Why is it Important?
To help you understand the true performance of Market Power Indicator (MPI), I have to introduce you to a common professional investment term called alpha. The reason why alpha is so important is that we need to separate the return generated by the general stock market movement from that which is specific to the your own stock’s return. In other words, we are answering the question: would we have been better off just buying one of the broad market index funds (thus your returns would mirror that of the overall market) versus buying that particular stock. We will use the S&P 500 market index as a barometer for market return.
Let me give a couple of examples to better illustrate. If the stock market has risen 10% in the past year and a stock that was recommended as a buy has not gone up at all, then the stock selection has underperformed the market by that 10%; in this case, the alpha would be negative 10%. Now if that same stock in question had gone up by 20% and the market had gone up 10% then we would have positive alpha of 10%.
Let’s try another example, slightly more complex. Assume we had recommended that you sell a certain stock. Now let’s say that the market has fallen 10% in the past year. If we had recommended that you sell a particular stock and it had not gone down at all, then we would have a negative alpha of 10%. But if that same stock would have gone down by 20% then we would have still outperformed the overall market by that excess return, resulting in a 10% positive alpha. Notice how the alpha can be positive, even if you still lost value.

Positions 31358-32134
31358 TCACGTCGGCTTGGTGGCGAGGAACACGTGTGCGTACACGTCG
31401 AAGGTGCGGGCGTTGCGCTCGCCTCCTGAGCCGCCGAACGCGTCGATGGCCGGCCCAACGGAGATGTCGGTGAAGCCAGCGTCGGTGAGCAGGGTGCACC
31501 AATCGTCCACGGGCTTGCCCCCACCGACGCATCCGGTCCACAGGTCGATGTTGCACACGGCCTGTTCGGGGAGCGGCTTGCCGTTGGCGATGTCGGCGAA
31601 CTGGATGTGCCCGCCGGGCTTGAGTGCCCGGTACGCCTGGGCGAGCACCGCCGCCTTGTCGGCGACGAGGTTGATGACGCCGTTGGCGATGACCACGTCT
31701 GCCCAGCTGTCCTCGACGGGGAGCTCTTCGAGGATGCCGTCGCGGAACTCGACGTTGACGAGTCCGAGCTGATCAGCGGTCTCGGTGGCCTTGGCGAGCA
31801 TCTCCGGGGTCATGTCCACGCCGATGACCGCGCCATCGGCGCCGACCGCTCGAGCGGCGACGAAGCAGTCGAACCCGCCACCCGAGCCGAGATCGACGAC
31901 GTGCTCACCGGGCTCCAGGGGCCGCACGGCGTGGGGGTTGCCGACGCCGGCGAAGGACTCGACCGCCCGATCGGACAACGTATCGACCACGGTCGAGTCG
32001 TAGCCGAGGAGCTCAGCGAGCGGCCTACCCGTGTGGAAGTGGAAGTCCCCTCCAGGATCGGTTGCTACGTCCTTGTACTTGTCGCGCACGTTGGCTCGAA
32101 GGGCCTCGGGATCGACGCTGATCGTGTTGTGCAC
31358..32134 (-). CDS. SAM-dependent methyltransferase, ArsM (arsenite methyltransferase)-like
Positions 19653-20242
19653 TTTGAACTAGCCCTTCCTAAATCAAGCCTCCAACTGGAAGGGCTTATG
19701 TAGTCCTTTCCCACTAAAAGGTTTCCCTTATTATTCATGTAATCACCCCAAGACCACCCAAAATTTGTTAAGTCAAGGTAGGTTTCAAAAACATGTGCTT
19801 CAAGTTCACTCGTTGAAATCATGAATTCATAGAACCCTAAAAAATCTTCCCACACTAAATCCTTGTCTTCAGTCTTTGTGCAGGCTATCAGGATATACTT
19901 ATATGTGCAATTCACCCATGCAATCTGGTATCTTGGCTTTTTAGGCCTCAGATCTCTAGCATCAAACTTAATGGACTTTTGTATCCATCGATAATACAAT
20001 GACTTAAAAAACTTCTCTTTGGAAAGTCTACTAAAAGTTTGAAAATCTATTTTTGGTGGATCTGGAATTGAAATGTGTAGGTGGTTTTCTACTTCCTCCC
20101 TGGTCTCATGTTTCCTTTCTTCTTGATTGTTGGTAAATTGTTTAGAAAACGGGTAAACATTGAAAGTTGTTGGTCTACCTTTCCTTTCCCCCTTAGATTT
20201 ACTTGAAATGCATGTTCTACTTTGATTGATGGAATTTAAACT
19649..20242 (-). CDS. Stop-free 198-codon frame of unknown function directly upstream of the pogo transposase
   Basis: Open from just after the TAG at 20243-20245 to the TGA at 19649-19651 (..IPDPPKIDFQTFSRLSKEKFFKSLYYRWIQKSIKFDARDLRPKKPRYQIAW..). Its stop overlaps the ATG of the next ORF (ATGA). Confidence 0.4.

What the MPI performance calculation does is attempt to measure either positive or negative alpha for each recommendation given. (It is possible for alpha to be zero if the market return is exactly the same as the actual buy or sell recommendation.) When you look at the bottom of the quick stock lookup box, you will see a bar that shows the MPI performance.
MPI performance is generated by taking a stock’s return from the date of the most recent signal (recommendation) change, and then comparing its results with the S&P 500 index. Signals that have a green color classification signify outperformance versus the index which is positive alpha. Signals that have a red color classification signify underperformance versus the index which is negative alpha.
The reason why we are doing our computations like this is to show you how all of our recommendations have done since inception of MPI at the end of 2010. This is the most conservative way that I can show you how our recommendations have done with full transparency, allowing you to see how this program fits in with your own investment philosophy.
Remember no stock market tool is perfect, so that it is important to view both the strengths and shortcomings of any tool. It is my sincere hope that MPI is helpful for you in your stock market investing.
Kevin E. Stewart